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Rhode Island’s Proposed Bill Would Ban Delivery Services From Listing Non-Partnered Restaurants

Rhode Island legislators have introduced a bill that would ban the likes of Grubhub, DoorDash, and Postmates from listing non-partnered restaurants on their sites without prior written consent, according to Restaurant Dive.

The bill was scheduled for consideration on Tuesday evening. If passed into law, food delivery services would be fined a civil penalty of up to $1,000 each day they were not in compliance. Restaurants would also be able to bring legal action against the delivery service.

According to WPRI Eyewitness News, the bill came about when the Rhode Island Hospitality Association (RIHA) approached House Judiciary Committee Chairman Robert Craven for solutions to combat third-party delivery sites’ controversial practice of listing non-partnered restaurants without their knowledge or consent.

DoorDash, Postmates, and Grubhub all follow this practice, arguing that it helps local businesses attract more customers, and at a cheaper price point, since non-partnered restaurants don’t pay a commission fee for orders. 

To put it lightly, restaurants don’t necessarily see the practice as beneficial. The recent showdown between Grubhub and San Francisco restaurant Kin Khao resurfaced the point that restaurants’ reputations (and therefore, business) can suffer when a third-party site promises customers delivery and/or pickup orders the restaurant can’t actually fulfill. Case in point: Kin Khao is a Michelin-starred fine-dining restaurant. It’s food is meant to be experienced in the actual restaurant, not from a plastic takeout box. It was listed on Grubhub’s site without the owner’s knowledge or consent, and thanks to a technical mix up with another Grubhub restaurant, customers were led to believe Kin Khao would deliver.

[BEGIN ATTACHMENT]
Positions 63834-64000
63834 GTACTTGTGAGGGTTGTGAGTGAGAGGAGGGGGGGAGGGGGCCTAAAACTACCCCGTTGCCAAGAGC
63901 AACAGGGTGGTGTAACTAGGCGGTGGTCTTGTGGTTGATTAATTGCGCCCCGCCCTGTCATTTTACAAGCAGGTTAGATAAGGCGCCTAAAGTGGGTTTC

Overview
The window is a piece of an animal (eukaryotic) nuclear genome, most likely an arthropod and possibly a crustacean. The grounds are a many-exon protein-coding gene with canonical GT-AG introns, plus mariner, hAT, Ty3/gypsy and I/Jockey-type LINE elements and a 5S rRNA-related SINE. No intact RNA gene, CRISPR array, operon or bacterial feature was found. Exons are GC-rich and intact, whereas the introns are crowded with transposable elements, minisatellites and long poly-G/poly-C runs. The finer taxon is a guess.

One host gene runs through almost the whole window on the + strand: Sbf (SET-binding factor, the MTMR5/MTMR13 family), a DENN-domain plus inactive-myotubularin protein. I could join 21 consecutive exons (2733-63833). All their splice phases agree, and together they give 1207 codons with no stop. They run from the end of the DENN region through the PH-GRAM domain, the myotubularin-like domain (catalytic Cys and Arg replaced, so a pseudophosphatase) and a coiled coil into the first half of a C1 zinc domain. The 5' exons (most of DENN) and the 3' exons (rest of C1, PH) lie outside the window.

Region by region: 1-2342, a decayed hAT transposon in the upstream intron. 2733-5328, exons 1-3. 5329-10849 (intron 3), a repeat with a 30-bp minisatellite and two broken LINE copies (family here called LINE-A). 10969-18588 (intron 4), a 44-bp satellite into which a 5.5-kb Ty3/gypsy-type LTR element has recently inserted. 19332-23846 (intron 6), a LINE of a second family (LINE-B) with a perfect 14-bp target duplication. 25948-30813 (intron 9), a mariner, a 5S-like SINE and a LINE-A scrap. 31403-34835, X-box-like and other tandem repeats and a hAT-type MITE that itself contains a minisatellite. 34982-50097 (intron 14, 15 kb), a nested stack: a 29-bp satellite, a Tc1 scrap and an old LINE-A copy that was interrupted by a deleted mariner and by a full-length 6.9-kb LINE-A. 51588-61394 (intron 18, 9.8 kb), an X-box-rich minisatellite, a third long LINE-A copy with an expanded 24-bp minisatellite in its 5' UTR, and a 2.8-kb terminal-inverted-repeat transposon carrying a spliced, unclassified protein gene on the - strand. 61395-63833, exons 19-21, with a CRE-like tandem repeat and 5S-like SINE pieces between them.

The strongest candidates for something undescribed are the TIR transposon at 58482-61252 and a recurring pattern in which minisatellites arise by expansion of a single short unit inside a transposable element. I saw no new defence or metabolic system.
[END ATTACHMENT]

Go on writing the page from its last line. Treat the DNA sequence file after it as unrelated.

That’s one example among many, and more restaurants are getting vocal about their feelings on the issue. “If we don’t know that the food is traveling 20 or 30 minutes out to a customer, we can’t prepare it accordingly,” one owner told WPRI. “If there’s a mistake made, we can’t rectify it. So for us, it’s about having control of the customer experience to make sure it’s of the quality and caliber that we want.”

The RIHA said it has received multiple complaints over the last year from Rhode Island restaurants that have been listed to third-party delivery sites without their knowledge or consent.

If the proposed ban goes into effect, other cities and states could follow with similar legislation, most likely major metropolises like San Francisco and New York, which are already cracking down on the Wild West tactics of third-party food delivery.

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